Simon and Schuster, publishers of Carry Me Home (coming August 24) invited me to make a short video with a writing prompt inspired by the novel. I chose to focus on the wish that my main character, Lulu, makes and how she uses the ancient Japanese art of origami to help with that wish.
Here’s the video – suitable for ages 7 and up (and for any kids who love to write, or need a little encouragement) – with the explanation and prompt:
Since wishing is a common device in story-crafting, here’s a way to turn that prompt on its head. Thinking of the adage “be careful what you wish for” craft a story with a wish that goes wrong. You wish for a puppy, but you get a wolf; you wish for a handsome prince, but you have to kiss a frog; you wish for eternal life, but you have to sell your soul – you get the idea. This would make a fun writing exercise for older writers.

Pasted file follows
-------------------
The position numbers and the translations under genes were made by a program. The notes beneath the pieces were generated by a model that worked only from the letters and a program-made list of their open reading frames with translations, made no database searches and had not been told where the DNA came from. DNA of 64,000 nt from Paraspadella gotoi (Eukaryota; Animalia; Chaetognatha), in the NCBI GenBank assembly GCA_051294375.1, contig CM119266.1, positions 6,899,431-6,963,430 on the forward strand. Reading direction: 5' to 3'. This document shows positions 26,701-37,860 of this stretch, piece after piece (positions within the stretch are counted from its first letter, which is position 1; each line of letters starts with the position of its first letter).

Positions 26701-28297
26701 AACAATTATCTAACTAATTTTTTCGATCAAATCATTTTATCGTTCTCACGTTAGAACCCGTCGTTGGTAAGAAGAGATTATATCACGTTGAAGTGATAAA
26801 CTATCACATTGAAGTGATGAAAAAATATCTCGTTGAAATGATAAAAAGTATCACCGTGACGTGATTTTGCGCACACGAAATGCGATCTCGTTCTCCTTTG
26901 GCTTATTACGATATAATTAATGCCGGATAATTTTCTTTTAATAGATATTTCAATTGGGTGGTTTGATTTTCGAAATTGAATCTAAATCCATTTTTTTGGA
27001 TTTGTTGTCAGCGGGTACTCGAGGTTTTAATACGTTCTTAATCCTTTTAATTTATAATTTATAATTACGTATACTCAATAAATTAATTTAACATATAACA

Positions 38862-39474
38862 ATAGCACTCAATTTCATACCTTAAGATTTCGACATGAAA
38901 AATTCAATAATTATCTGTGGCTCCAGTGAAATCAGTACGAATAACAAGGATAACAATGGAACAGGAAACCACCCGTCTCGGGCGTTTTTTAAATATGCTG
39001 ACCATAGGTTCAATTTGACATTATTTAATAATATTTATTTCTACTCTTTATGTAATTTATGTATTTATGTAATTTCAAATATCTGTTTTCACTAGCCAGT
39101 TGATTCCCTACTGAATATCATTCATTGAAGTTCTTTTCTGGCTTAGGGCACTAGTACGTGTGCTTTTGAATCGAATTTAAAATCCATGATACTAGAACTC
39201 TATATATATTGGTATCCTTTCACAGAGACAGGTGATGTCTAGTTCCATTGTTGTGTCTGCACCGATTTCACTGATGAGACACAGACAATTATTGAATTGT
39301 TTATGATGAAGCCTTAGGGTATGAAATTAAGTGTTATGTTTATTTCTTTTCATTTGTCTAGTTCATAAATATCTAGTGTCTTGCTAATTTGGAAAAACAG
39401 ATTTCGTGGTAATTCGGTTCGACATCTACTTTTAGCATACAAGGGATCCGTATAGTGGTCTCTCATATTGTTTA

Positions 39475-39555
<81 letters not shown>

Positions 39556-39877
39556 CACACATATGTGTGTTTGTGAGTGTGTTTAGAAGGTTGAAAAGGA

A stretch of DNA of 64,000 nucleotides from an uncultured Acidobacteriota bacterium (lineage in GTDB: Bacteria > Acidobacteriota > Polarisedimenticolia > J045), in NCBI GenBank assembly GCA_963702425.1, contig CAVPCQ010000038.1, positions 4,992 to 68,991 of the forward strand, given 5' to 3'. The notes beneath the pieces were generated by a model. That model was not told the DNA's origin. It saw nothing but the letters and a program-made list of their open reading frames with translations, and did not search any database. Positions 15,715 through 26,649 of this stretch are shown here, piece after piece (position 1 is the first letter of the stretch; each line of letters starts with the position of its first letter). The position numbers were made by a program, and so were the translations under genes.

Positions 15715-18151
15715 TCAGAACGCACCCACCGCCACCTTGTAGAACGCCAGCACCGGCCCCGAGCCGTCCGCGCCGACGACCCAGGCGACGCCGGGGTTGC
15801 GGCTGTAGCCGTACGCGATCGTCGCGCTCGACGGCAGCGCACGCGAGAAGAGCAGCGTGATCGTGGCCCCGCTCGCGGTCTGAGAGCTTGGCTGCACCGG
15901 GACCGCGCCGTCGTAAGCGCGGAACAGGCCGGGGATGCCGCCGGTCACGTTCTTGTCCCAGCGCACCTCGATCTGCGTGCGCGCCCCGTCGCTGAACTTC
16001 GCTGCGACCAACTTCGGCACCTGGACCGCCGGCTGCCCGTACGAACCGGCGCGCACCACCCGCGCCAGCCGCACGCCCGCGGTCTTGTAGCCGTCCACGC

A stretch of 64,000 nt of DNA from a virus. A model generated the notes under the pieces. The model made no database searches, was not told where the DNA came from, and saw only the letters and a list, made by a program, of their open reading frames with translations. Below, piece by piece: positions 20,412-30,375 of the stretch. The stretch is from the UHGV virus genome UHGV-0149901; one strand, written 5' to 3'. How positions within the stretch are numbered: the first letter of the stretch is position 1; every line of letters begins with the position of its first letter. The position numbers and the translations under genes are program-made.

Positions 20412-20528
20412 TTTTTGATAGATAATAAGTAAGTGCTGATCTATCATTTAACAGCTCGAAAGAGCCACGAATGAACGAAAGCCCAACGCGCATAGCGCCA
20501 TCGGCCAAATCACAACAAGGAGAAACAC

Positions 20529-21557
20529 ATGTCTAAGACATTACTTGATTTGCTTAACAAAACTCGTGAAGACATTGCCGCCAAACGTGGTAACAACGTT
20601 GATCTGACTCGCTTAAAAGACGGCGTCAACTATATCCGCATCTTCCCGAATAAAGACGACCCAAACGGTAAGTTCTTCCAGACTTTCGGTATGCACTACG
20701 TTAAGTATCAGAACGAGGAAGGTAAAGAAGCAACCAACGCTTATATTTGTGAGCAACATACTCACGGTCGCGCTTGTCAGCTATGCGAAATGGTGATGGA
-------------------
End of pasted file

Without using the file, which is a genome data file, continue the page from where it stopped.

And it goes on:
Have fun with it, and do share your stories!
Kirkus gave Carry Me Home a nice review: “Fox offers a message via Jack when he learns about Lulu’s life: “No one should have to live in a car.” Cranes—paper ones that Lulu and Selena fold, inspired by both the story of Hiroshima survivor Sadako Sasaki and the sandhill cranes migration—represent wishes granted and a kind of grace, leading to a satisfying, redemptive conclusion nicely pitched to a young audience.”